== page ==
Gordon O’Hehir v Toll Holdings Limited T/A Toll SPD
The recent decision of Senior Deputy President Hamberger on 11 January 2012 in the case of Gordon O’Hehir v Toll Holdings Limited T/A Toll SPD provides comfort to employers who wish to terminate employees for a breach of workplace policies. However, employers must ensure that they bring appropriate policies to the attention of all employees and document all warnings to employees and that they give employees a ‘fair go all around’ in the disciplinary and ultimately the termination process.
Mr Gordon O’Hehir (the applicant) lodged an application with FWA seeking an unfair dismissal remedy on 26 June 2011.
Mr O’Hehir commenced employment in June 1985 as a truck driver with Toll. On 20 January 2010 Mr O’Hehir was involved in an incident where substantial damage was caused to a prime mover when the vehicle rolled backwards and struck another trailer. Mr O’Hehir jumped back inside the moving vehicle to apply the brakes. Mr O’Hehir received a written first warning dated 22 January 2010.
Further incidents involving Mr O’Hehir’s driving and “dropped trailers” occurred on 12 February 2010, 8 October 2010 and 29 October 2010. Mr O’Hehir received a written warning from the Company setting out that immediate improvement was required and further instances or errors due to lack of attention and failure to follow procedures would result in disciplinary action.
On 23 February 2011 safety alerts were issued by Toll in relation to two recent incidents where trailers had become detached from the prime movers resulting in a “dropped trailer”. Further to that on 25 February 2011 a Toolbox Meeting was held to discuss the issue of “dropped trailers” and other matters. Mr O’Hehir was present at that meeting.
On 11 July 2011 Mr O’Heir was involved in a further incident of a “dropped trailer”. It was not contested that on 11 July 2011 Mr O’Hehir did not check whether the trailer was connected to the prime mover prior to the trailer being dropped.
On 12 July 2011 Mr O’Hehir attended a meeting with Toll management and gave details of the incident the previous day. Mr O’Hehir was told at this meeting that it was a potentially serious matter that could lead to termination. He was further told that no decision would be made that day as the matter was under investigation.
A further meeting took place on 13 July 2011. Mr O’Hehir was given a typed copy of his statement of the previous day to verify. Mr O’Hehir was asked if he had anything further to add to his statement. Mr O’Hehir stated that given the time that had passed he could not remember if he had pulled the pin. It was pointed out to Mr O’Hehir that this was one of the reasons that the drivers were asked to check and to perform a ‘tug test’. It was also brought to Mr O’Hehir’s attention that this was not the first incident he was involved in where a trailer had been ‘dropped’. That had resulted in his being given a first written warning. Toll had received a mechanical report on both the prime mover and trailer involved in the 11 July incident and no mechanical fault had been found. As a result of that and, as Mr O’Hehir had admitted that he did not perform the required checks, Toll terminated his employment.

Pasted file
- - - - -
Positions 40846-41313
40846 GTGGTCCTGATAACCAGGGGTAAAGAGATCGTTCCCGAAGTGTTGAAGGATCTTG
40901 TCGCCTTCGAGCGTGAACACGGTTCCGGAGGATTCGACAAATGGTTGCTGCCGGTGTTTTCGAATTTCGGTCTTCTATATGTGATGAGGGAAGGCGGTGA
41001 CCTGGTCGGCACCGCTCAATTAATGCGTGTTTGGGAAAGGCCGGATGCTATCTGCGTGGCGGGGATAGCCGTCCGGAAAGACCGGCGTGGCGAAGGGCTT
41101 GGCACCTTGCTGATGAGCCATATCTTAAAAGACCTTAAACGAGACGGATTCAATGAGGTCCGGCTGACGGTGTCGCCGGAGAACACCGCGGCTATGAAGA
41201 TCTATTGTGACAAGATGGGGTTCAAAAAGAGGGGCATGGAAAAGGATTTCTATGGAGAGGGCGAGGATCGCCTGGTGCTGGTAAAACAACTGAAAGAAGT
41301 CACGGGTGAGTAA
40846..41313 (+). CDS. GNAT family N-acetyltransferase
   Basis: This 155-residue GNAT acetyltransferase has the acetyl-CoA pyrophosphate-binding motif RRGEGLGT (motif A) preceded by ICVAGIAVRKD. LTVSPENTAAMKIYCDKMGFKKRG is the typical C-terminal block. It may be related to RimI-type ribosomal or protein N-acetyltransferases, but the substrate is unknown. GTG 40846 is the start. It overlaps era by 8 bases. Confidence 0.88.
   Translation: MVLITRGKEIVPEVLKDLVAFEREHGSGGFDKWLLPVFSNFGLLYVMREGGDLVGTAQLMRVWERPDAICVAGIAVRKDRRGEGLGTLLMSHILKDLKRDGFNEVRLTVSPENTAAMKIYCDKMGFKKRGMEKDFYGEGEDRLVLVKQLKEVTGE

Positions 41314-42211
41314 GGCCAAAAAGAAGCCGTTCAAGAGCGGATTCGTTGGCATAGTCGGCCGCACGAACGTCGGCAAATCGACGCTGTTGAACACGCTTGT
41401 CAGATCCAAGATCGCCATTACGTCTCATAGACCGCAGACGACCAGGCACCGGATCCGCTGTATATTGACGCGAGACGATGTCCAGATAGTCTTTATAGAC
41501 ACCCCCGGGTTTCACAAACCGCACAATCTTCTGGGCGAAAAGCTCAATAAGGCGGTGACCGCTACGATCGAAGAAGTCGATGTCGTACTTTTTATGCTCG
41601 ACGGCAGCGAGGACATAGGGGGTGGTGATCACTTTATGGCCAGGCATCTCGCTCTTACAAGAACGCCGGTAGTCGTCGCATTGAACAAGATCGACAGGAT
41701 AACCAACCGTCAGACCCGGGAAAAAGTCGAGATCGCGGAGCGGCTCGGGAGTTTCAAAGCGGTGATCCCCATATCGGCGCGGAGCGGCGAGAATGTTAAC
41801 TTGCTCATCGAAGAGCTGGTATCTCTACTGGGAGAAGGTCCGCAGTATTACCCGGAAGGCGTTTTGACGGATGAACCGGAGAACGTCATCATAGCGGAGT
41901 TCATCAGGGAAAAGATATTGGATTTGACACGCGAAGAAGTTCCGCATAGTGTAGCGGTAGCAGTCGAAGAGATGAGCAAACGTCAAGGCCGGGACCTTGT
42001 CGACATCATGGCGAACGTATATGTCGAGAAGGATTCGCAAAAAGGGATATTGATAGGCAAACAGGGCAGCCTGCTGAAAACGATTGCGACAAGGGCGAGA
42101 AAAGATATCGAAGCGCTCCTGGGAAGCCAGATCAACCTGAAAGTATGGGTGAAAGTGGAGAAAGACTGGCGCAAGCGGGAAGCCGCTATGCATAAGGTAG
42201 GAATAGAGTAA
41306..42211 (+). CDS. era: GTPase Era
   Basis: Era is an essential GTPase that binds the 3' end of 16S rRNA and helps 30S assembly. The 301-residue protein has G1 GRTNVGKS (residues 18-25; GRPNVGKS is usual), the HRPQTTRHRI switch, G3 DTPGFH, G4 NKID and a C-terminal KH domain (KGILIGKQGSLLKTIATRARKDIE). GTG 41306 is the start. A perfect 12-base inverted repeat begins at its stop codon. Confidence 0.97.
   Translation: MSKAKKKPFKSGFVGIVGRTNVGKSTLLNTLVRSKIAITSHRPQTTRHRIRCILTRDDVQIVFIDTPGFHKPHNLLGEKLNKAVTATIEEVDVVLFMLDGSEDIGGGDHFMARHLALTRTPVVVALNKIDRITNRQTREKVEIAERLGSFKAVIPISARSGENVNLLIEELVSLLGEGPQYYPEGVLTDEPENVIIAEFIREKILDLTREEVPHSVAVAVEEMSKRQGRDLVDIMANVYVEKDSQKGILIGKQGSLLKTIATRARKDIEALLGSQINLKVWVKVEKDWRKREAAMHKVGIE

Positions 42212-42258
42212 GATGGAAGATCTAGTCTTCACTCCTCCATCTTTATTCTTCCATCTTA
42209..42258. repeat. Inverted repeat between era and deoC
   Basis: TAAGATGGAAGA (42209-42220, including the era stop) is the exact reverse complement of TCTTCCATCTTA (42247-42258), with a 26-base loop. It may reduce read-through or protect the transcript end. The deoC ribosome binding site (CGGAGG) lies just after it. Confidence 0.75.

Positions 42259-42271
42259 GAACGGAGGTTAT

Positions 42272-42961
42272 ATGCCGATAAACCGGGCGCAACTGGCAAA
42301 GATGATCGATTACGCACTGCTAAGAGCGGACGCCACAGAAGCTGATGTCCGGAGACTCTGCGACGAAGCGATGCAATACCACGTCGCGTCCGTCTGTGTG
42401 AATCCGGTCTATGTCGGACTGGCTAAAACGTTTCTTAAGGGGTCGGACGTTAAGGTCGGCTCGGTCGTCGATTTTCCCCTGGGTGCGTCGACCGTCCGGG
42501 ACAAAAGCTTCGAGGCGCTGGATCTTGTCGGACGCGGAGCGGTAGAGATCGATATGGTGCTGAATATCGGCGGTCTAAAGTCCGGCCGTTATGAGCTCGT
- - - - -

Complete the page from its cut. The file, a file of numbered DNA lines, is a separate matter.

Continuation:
Fair Work Considerations
Mr O’Hehir was dismissed for failing to check that a trailer was properly fixed to a prime mover prior to driving off resulting in the trailer dropping to the ground. This was not the first incident of that kind that Mr O’Hehir was involved in. An incident in January 2010 resulted in Mr O’Hehir being given a first written warning letter. Mr O’Hehir was involved in further incidents in 2010 that resulted in his receiving a written warning letter that stated that further instances or errors due to lack of attention to detail and/or failure to follow set procedures would result in disciplinary action and may lead to his termination.
Senior Deputy President Hamberger was satisfied that based on Mr O’Hehir’s conduct there was a valid reason for termination, and that he was aware that his conduct could result in his termination.
Having regard to the need to accord a “fair go all round” to both the employer and employee concerned, Senior Deputy President Hamberger was satisfied that the dismissal was not harsh, unjust or unreasonable.
In order to improve an employer’s ability to terminate for not following appropriate procedures, it is important to ensure that the employer has appropriate policies dealing with matters such as how safety checks are required to be performed. Employer’s must be in a position to prove that the employee has been made aware of the existence of the policy and has appropriate training to ensure that the employee can comply with the policy. Employer’s must provide written warnings for all serious performance and conduct issues and ensure that a follow up procedure is implemented and managed.
We can assist in formulating and implenting these proceures.